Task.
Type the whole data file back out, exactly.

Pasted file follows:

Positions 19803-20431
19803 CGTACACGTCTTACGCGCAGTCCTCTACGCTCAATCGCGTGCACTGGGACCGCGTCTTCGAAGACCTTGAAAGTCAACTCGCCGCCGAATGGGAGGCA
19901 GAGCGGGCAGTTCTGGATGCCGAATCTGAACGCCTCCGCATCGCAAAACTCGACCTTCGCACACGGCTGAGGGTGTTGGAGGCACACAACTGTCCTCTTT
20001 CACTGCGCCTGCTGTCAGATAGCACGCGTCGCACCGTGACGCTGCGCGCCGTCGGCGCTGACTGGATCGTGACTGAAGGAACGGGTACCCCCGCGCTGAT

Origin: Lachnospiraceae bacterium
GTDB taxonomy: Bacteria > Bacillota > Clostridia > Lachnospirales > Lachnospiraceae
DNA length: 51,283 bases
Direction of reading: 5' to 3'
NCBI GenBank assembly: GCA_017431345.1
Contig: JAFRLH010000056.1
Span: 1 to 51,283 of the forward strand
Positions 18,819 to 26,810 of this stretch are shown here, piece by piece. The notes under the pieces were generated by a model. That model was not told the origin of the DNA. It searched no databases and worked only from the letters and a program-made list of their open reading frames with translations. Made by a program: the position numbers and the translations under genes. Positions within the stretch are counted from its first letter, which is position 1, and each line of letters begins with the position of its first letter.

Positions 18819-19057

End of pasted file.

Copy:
Positions 19803-20431
19803 CGTACACGTCTTACGCGCAGTCCTCTACGCTCAATCGCGTGCACTGGGACCGCGTCTTCGAAGACCTTGAAAGTCAACTCGCCGCCGAATGGGAGGCA
19901 GAGCGGGCAGTTCTGGATGCCGAATCTGAACGCCTCCGCATCGCAAAACTCGACCTTCGCACACGGCTGAGGGTGTTGGAGGCACACAACTGTCCTCTTT
20001 CACTGCGCCTGCTGTCAGATAGCACGCGTCGCACCGTGACGCTGCGCGCCGTCGGCGCTGACTGGATCGTGACTGAAGGAACGGGTACCCCCGCGCTGAT

Origin: Lachnospiraceae bacterium
GTDB taxonomy: Bacteria > Bacillota > Clostridia > Lachnospirales > Lachnospiraceae
DNA length: 51,283 bases
Direction of reading: 5' to 3'
NCBI GenBank assembly: GCA_017431345.1
Contig: JAFRLH010000056.1
Span: 1 to 51,283 of the forward strand
Positions 18,819 to 26,810 of this stretch are shown here, piece by piece. The notes under the pieces were generated by a model. That model was not told the origin of the DNA. It searched no databases and worked only from the letters and a program-made list of their open reading frames with translations. Made by a program: the position numbers and the translations under genes. Positions within the stretch are counted from its first letter, which is position 1, and each line of letters begins with the position of its first letter.

Positions 18819-19057